off Namibia where a Portuguese ship sank 500 years ago.

Photo: Reuters


ARCHAEOLOGISTS are racing against time to salvage a fortune in coins and items from a 500-year-old Portuguese shipwreck found recently off Namibia's rough southern coast.

The project, in a restricted diamond mining area, is costing a fortune in sea-walling, but the process of maintaining a dyke to keep the sea at bay will end next Friday, surrendering what is left to the sea again.

"The vast amounts of gold coins would possibly make this discovery the largest one in Africa outside Egypt," Lisbon maritime archaeologist Francisco Alves said.

"This vessel is the best preserved of its time outside Portugal. But the cultural uniqueness of this find is priceless."

Mr Alves is part of a multi-national team combing the seabed where the wreck was discovered in April. The 16th-century Portuguese trade vessel was found by chance as mine workers created an artificial sand wall with bulldozers to push back the sea for diamond dredging, Namibian archaeologist Dieter Noli told reporters invited to view the site.

"One of them noticed an unusual wooden structure and round stones, which turned out to be cannonballs," he said.

The abundance of objects unearthed where the ship ran aground along Namibia's notorious Skeleton Coast, where hundreds of vessels were wrecked over the centuries, has amazed experts.

Six bronze cannon, several tonnes of copper, huge elephant tusks, pewter tableware, navigational instruments and a variety of weapons, including swords, sabres and knives, have been pulled from the sand.

More than 2300 gold coins weighing about 21 kilograms and 1.5 kilograms of silver coins had been found, Mr Alves said. The ship's contents suggest it was bound for India or Asia.

"About 70% of the gold coins are Spanish, the rest Portuguese," he said. Precise dating was possible thanks to examination of the coin rims, showing some were minted in October 1525 in Portugal.

About 13 tonnes of copper ingots, eight tonnes of tin and more than 50 large elephant tusks together weighing 600 kilograms have also been excavated from the seabed.
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« Reply #11 on: October 02, 2008, 09:04:13 am »










"The copper ingots are all marked with a trident indent, which was used by Germany's famous Fugger family of traders and bankers in Augsburg who delivered to the Portuguese five centuries ago," South African archaeologist Bruno Werz said.

The team includes experts from the United States and Zimbabwe. The salvation efforts were made possible by the **** of sea walls to keep back the fierce Atlantic surf.

Namibia's Culture Ministry and Namdeb, the state diamond mining company, had shared the expense, said Peingeondjabi Shipoh, the ministry expert in charge of the recovery project.

But that was coming to an end, even though "I believe there is still more to be found", he told reporters.

"From October 10, the walls will not be maintained any more and the ship's remnants left to the elements again."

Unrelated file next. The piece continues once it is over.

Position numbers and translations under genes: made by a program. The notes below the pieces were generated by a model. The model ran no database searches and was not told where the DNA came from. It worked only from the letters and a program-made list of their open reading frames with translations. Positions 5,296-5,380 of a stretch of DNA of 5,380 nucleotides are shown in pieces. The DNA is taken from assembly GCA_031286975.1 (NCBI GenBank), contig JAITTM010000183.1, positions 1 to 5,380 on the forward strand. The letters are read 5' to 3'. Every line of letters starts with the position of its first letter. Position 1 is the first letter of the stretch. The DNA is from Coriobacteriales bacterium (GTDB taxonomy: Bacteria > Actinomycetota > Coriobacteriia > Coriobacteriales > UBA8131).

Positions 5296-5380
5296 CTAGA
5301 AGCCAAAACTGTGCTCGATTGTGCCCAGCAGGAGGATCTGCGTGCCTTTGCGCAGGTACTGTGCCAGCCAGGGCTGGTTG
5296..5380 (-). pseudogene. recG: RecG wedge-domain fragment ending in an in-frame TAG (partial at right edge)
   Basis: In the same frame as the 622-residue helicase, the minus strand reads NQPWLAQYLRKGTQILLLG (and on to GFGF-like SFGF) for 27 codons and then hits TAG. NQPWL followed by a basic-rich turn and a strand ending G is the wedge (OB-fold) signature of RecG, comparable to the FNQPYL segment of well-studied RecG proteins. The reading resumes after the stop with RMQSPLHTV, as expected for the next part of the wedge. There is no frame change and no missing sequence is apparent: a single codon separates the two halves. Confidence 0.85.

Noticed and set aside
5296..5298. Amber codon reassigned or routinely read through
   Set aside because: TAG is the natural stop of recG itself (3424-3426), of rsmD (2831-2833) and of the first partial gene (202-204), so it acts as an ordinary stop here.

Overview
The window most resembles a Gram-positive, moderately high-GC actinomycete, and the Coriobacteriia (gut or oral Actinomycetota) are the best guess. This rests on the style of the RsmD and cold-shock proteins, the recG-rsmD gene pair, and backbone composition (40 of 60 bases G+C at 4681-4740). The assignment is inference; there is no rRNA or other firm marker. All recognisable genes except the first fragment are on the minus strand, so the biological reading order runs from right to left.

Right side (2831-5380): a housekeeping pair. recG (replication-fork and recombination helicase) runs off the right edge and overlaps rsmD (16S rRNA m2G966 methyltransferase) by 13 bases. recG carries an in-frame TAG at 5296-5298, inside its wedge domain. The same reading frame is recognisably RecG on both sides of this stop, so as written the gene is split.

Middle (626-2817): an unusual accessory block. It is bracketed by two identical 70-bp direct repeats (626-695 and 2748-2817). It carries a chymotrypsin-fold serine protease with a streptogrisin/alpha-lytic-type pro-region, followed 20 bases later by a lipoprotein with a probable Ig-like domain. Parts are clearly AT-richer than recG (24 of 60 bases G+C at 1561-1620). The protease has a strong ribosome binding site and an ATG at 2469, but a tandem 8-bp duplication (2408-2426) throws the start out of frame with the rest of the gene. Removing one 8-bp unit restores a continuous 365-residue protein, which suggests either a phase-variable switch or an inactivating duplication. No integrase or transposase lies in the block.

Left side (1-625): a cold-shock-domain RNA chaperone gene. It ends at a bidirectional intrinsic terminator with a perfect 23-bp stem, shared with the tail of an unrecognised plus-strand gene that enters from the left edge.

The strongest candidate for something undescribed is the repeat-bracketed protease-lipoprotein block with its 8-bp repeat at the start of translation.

At one point it was thought the wreck was the ship of legendary Portuguese explorer Bartolomeo Diaz, the first known European to sail around the southern tip of Africa in 1488.

In line with the custom of Portuguese explorers of the time, Diaz that year left a huge stone cross to the glory of his country's king, called a "padrao", at what is today's harbour town of Luderitz, which Diaz baptised Angra Pequena, or "small cove", 750 kilometres south-west of the capital, Windhoek.

Around 1500, he and his sailing vessel went missing and were never found.

But hope that the Oranjemund find might resolve the mystery ended when it was established that the coins on the shipwreck were put into circulation 25 years after Diaz's disappearance.

Under international maritime laws, a wreck and its treasures belong to the country where they were found, and all the coins are now locked in the vaults of the Bank of Namibia in Windhoek.

The Government said it planned to mount an exhibition of the findings and later build a museum in Oranjemund to house the incredible collection.

AFP
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« Reply #12 on: October 03, 2008, 05:20:41 pm »










                    All gold from Portuguese shipwreck to be recovered by deadline: ministry






Oct. 1, 2008
LISBON
(AFP)

All the contents of a 500-year-old Portuguese shipwreck discovered by chance off Namibia will be salvaged by the end of next week, the ministry of culture in Lisbon said Wednesday.

Archaeologists from Portugal, Namibia, the United States and Zimbabwe are working to raise the cargo, which included hundreds of gold coins, before October 10, which Namibian officials said was a deadline imposed by the huge costs involved.

However the Portuguese culture ministry said the deadline had been October 2, because weather conditions were expected to put a stop to work by that date.

Now new forecasts of good weather had enabled the date to be put back to October 10, it said.